Ilya Shapiro and Trevor Burrus from the CATO Institute argue in a commentary that the separation of powers demands that the president not be allowed to meddle in the Senate’s internal processes.
David J. Arkush from the University of Richmond School of Law believes a critical party doesn’t have a voice in today’s Supreme Court arguments about presidential appointments: the political leadership that controls the Senate.
The Supreme Court announced on Friday that it will take on a potentially historic case about how Americans receive and watch television, after the Justices granted a request from both sides in the dispute for a day in court.
A former top aide to New Jersey Governor Chris Christie “took the Fifth” at a state hearing on Thursday into alleged forced traffic jams used as a tactic during Christie’s re-election campaign. But what exactly does taking the Fifth mean in the Bridgegate case?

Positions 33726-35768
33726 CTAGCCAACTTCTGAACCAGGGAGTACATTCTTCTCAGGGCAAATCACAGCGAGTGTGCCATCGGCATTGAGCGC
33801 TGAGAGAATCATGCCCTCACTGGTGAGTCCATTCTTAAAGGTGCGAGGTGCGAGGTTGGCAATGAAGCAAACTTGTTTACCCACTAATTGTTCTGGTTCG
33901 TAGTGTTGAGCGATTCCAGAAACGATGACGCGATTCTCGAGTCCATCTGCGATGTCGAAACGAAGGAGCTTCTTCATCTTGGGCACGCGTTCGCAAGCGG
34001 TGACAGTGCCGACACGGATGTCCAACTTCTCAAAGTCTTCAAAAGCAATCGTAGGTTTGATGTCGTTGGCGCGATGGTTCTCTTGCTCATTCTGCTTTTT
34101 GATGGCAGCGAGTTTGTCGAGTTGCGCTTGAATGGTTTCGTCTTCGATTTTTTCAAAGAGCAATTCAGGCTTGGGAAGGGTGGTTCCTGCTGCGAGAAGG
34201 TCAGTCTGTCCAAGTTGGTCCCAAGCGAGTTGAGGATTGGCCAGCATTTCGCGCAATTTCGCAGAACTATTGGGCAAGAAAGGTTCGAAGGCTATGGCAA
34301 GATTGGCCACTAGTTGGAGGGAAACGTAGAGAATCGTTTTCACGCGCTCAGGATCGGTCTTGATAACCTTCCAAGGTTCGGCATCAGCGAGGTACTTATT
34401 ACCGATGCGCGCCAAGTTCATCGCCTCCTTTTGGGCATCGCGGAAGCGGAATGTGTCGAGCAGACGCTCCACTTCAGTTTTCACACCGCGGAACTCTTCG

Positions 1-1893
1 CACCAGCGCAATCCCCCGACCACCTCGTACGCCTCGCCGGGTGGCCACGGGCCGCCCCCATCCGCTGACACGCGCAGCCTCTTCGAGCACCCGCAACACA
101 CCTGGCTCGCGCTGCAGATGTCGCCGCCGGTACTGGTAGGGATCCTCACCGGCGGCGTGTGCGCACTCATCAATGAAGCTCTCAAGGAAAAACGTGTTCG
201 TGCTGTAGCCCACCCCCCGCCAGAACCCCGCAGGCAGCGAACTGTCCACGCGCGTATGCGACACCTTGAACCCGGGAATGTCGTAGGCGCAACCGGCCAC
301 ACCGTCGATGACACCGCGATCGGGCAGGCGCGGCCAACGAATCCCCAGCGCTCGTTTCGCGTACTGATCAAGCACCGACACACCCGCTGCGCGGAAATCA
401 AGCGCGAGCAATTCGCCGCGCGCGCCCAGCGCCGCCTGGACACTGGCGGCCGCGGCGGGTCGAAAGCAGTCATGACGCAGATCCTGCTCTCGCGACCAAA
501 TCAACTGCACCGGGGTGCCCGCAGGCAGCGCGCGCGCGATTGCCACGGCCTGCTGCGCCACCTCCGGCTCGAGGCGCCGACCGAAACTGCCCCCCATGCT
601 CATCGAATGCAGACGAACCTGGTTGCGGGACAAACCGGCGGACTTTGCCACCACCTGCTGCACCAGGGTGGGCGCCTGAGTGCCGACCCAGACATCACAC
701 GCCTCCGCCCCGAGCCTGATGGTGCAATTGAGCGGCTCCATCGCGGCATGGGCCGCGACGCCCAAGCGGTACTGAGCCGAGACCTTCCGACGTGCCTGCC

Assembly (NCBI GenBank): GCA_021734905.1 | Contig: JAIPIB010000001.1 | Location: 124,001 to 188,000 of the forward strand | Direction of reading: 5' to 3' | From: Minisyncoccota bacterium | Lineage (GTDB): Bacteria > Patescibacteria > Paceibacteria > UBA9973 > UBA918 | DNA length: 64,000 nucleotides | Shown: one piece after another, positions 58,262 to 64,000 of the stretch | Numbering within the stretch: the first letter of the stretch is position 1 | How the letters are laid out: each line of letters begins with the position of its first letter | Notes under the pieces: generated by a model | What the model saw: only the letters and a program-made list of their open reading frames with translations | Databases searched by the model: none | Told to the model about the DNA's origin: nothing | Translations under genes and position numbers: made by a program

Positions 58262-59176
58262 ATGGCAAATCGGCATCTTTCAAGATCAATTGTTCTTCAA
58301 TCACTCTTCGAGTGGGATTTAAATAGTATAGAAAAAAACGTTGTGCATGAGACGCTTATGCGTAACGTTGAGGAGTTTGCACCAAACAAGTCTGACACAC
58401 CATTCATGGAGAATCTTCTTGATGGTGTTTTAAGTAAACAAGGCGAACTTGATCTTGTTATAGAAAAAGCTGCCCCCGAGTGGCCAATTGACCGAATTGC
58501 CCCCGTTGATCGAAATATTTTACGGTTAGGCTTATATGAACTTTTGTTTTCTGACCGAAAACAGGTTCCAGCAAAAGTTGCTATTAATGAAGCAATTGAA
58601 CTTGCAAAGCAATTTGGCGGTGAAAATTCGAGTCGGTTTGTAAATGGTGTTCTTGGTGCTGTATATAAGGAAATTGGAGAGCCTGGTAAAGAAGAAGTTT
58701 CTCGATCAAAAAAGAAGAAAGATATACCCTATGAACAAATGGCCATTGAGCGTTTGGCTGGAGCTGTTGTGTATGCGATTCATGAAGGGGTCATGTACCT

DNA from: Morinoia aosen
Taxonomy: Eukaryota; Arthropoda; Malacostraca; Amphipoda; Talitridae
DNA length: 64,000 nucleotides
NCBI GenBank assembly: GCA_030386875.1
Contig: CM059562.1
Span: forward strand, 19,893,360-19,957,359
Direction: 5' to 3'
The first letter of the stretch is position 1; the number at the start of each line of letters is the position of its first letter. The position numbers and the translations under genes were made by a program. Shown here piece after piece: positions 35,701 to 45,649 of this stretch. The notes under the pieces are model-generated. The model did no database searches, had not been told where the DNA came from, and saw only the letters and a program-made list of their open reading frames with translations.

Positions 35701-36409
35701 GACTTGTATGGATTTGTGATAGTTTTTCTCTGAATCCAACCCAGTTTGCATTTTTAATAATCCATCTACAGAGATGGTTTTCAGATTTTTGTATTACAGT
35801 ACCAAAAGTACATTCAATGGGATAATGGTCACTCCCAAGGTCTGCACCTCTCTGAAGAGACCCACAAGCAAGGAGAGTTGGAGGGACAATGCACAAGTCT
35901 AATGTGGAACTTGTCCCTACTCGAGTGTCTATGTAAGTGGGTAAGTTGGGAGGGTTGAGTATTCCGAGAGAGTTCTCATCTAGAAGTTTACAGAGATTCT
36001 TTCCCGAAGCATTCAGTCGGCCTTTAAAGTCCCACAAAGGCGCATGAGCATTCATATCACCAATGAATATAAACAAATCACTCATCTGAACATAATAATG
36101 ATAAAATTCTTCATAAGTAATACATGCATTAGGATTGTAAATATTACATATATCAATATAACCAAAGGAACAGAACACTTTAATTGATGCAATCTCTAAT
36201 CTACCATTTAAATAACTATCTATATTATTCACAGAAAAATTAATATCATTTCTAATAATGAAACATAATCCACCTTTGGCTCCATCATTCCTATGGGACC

Alexander Fullman examines the facts in the high-profile case of National Labor Relations Board v. Noel Canning, which could expand or limit the President’s powers to make executive appointments without immediate Senate approval.
One major case will be heard next week by the Supreme Court and a second big case could be announced, as the Justices ponder a potential landmark case about television.
On Monday, Senate minority leader Mitch McConnell will be one of three people allowed to argue a case before the Supreme Court. So how unusual is it for a non-lawyer to appear before the nine Justices?
Lyle Denniston looks at some recent quotes about restricted rights from gun owners, which show conflict over the Second Amendment even among people on the same side of the issue.
Advance reviews of former Defense Secretary Robert M. Gates’ book has Washington talking about public policy and the people who make it, including some pointed words about the Obama administration and harsher comments about Congress.
A senate candidate in Nebraska is running tongue-in-cheek TV ads asking for the nation’s capital to be moved from Washington, D.C., to his home state. But is that a constitutional reality?